Whether the protection is from patents, copyright or trade secrets, if it is iron-clad then whether the innovation occurs in a preparadigmatic or paradigmatic context, and whether the innovation needs cospecialized assets or not, it is anticipated the the innovator will (or at least can) succeed in capture the benefits of the innovation. If there is a need for cospecialized assets then there will still be hazards, but the innovator will not be competing with competitors for their control. Likewise, if the innovator comes to market in the preparadigmatic phase with an incorrect design, there should be time to refine the concept before being eclipsed by imitators.

In Weak Appropriability Regimes

Innovators must turn to business strategy to keep imitators at bay.

In the Preparadigmatic Phase

The innovator must 'float' the idea. This requires that the innovator be intimately coupled to the market so that user needs can fully impact the design. The probability of winning will be higher if the cost of prototyping is lower and the firm is more tightly coupled.

In the Paradigmatic Phase

Complementary assets are required - in this phase scale economies and least cost production matter critically. However, investments may be irreversible, and success depends upon the terms under which cospecialized assets can be accessed. (Generalized assets are by their nature generally available). The party controlling the cospecialized assets is at an advantage relative to the innovator, because the innovation is essentially appropriable.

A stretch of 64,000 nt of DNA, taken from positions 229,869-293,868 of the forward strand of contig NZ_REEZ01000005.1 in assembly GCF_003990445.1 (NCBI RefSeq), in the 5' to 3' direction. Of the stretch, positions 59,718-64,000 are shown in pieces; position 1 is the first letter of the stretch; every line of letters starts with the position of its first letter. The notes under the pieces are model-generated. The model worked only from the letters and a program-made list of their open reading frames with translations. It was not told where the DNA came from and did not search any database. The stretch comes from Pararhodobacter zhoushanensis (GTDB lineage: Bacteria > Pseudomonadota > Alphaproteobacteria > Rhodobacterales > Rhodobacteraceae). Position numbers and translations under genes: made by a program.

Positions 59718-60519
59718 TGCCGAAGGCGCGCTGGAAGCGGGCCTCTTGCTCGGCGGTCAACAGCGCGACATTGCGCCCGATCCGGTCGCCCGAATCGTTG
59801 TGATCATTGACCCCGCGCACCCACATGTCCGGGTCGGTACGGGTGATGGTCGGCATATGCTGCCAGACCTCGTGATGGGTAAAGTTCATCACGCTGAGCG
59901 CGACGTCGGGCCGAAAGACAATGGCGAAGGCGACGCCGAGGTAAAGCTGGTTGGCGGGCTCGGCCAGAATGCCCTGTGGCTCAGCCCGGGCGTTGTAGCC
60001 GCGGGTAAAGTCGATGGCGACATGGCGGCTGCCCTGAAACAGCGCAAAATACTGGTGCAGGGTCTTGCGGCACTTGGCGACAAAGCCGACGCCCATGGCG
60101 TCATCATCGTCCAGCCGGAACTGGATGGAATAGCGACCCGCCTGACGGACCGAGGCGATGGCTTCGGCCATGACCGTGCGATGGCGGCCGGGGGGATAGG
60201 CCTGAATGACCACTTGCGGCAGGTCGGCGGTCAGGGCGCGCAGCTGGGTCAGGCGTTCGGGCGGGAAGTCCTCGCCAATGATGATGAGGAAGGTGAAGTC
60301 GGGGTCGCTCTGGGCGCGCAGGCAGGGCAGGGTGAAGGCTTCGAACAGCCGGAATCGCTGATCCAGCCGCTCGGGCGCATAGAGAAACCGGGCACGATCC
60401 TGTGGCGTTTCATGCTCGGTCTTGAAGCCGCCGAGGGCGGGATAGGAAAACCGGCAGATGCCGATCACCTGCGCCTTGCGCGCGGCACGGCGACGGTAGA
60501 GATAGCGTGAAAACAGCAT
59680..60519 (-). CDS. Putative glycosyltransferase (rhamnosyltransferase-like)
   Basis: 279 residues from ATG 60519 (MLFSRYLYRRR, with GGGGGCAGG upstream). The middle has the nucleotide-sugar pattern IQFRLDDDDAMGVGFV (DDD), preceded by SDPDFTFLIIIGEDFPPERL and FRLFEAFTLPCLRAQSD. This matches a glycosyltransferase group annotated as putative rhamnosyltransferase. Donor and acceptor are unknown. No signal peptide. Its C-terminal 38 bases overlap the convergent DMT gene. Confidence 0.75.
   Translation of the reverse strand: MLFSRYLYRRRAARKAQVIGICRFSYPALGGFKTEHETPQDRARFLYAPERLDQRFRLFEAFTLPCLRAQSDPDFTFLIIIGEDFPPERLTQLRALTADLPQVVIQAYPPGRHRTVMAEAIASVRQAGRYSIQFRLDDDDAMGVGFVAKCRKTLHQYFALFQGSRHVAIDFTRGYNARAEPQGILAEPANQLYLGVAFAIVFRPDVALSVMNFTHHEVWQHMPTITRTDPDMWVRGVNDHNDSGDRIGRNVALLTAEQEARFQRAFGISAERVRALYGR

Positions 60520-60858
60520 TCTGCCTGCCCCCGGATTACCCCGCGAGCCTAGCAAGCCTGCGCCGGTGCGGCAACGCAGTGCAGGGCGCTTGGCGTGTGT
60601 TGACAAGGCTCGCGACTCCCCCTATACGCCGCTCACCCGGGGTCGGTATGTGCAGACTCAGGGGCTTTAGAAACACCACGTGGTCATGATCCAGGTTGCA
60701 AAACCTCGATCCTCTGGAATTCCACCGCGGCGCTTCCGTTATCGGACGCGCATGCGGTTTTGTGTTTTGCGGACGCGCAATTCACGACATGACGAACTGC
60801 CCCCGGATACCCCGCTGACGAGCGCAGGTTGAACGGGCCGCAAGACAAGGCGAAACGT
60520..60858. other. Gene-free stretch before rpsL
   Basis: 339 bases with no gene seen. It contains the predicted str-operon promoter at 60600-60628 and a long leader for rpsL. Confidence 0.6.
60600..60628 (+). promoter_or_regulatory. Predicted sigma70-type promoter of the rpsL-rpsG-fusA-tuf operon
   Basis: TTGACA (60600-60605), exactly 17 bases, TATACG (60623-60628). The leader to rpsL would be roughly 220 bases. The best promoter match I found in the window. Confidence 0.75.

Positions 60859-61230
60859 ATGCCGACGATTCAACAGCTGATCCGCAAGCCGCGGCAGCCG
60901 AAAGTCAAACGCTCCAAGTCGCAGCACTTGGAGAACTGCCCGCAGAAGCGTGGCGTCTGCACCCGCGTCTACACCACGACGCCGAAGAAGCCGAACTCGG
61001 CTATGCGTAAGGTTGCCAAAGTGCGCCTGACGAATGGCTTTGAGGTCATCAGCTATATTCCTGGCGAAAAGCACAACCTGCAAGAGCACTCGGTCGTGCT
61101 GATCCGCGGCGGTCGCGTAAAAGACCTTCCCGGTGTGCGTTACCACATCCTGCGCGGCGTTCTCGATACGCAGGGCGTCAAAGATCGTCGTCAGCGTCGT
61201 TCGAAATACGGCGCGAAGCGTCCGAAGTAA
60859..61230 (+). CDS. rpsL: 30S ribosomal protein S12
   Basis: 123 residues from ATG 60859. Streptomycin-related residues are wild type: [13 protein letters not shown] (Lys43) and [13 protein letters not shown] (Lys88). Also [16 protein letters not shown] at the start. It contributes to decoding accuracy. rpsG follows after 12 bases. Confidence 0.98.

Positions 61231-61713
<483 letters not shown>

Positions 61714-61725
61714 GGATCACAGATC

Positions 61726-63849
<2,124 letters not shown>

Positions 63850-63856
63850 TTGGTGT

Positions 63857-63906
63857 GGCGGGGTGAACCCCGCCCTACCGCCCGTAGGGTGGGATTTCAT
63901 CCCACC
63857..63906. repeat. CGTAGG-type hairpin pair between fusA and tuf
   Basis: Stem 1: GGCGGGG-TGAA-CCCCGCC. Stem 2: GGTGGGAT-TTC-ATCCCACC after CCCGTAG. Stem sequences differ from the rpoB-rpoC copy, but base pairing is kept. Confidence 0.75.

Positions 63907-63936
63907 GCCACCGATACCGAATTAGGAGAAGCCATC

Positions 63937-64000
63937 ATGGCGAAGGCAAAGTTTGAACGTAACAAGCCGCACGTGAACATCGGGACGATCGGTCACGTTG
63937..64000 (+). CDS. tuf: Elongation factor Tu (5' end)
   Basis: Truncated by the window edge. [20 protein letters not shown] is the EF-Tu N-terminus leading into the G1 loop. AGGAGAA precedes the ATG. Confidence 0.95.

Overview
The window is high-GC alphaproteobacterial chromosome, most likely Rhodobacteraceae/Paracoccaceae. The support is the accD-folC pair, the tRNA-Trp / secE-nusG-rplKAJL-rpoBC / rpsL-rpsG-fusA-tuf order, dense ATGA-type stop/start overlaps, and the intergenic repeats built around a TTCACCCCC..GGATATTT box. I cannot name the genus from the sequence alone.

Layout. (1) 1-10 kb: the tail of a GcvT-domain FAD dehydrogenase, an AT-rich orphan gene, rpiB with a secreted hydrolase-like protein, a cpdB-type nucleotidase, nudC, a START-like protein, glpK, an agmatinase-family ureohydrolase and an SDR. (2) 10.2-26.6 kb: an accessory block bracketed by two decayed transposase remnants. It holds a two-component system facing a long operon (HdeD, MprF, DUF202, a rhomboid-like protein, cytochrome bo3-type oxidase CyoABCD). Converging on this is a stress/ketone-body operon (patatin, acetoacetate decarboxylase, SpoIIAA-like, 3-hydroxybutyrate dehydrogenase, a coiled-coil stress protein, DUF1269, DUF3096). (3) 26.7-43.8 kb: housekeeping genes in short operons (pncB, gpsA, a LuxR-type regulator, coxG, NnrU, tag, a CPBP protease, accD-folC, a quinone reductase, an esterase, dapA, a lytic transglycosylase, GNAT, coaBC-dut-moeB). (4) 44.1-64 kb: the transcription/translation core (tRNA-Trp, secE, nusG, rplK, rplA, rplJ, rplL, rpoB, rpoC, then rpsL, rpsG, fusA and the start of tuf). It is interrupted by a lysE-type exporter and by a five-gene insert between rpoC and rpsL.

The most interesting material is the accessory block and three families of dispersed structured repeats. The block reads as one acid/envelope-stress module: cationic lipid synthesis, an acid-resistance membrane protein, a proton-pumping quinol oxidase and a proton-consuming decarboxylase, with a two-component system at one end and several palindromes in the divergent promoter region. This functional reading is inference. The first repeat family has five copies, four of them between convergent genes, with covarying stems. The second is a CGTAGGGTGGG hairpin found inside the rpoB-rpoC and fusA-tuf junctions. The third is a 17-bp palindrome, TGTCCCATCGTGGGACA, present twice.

Channel Strategy Issues

This section considers how one should access cospecialized assets, generally assuming a weak appropriability regime. The options are:

  • Contracting
  • Integrating


Under contracting the innovator will not have to make up front payments to build or buy the asset, which reduces risk and capital requirements. The contract can be for a strategic partnership rather than a simple buy-sell agreement, and in the former case can bring credibility to the innovator. But, in the paradigmatic phase, this has two problems:

  • Suppliers must make relational specific investments, which opens them to risks along with the innovator (and hold up by the innovator, though this isn't mentioned), so the innovator faces the "attracting venture capital problem" of information asymmetries (not explictly mentioned).
  • The supplier may appropriate the technology